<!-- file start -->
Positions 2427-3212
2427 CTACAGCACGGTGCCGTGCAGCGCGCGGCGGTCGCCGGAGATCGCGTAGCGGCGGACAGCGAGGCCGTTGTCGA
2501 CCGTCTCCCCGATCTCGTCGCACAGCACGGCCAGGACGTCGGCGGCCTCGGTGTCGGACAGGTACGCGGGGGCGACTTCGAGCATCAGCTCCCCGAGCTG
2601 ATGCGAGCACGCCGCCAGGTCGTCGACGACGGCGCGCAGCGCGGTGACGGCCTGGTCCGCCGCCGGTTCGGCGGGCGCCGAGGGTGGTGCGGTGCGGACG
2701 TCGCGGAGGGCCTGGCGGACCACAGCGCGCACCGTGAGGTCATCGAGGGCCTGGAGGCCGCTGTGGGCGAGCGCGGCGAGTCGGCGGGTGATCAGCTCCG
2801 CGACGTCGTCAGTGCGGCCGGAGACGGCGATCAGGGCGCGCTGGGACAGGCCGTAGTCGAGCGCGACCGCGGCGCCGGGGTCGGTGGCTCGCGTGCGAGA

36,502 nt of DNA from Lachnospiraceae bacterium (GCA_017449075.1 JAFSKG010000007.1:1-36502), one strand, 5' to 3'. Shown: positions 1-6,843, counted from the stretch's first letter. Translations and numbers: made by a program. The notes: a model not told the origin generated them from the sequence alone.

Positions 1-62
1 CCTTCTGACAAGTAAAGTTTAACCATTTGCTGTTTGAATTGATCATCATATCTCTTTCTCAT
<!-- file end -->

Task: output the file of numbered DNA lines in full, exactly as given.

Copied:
Positions 2427-3212
2427 CTACAGCACGGTGCCGTGCAGCGCGCGGCGGTCGCCGGAGATCGCGTAGCGGCGGACAGCGAGGCCGTTGTCGA
2501 CCGTCTCCCCGATCTCGTCGCACAGCACGGCCAGGACGTCGGCGGCCTCGGTGTCGGACAGGTACGCGGGGGCGACTTCGAGCATCAGCTCCCCGAGCTG
2601 ATGCGAGCACGCCGCCAGGTCGTCGACGACGGCGCGCAGCGCGGTGACGGCCTGGTCCGCCGCCGGTTCGGCGGGCGCCGAGGGTGGTGCGGTGCGGACG
2701 TCGCGGAGGGCCTGGCGGACCACAGCGCGCACCGTGAGGTCATCGAGGGCCTGGAGGCCGCTGTGGGCGAGCGCGGCGAGTCGGCGGGTGATCAGCTCCG
2801 CGACGTCGTCAGTGCGGCCGGAGACGGCGATCAGGGCGCGCTGGGACAGGCCGTAGTCGAGCGCGACCGCGGCGCCGGGGTCGGTGGCTCGCGTGCGAGA

36,502 nt of DNA from Lachnospiraceae bacterium (GCA_017449075.1 JAFSKG010000007.1:1-36502), one strand, 5' to 3'. Shown: positions 1-6,843, counted from the stretch's first letter. Translations and numbers: made by a program. The notes: a model not told the origin generated them from the sequence alone.

Positions 1-62
1 CCTTCTGACAAGTAAAGTTTAACCATTTGCTGTTTGAATTGATCATCATATCTCTTTCTCAT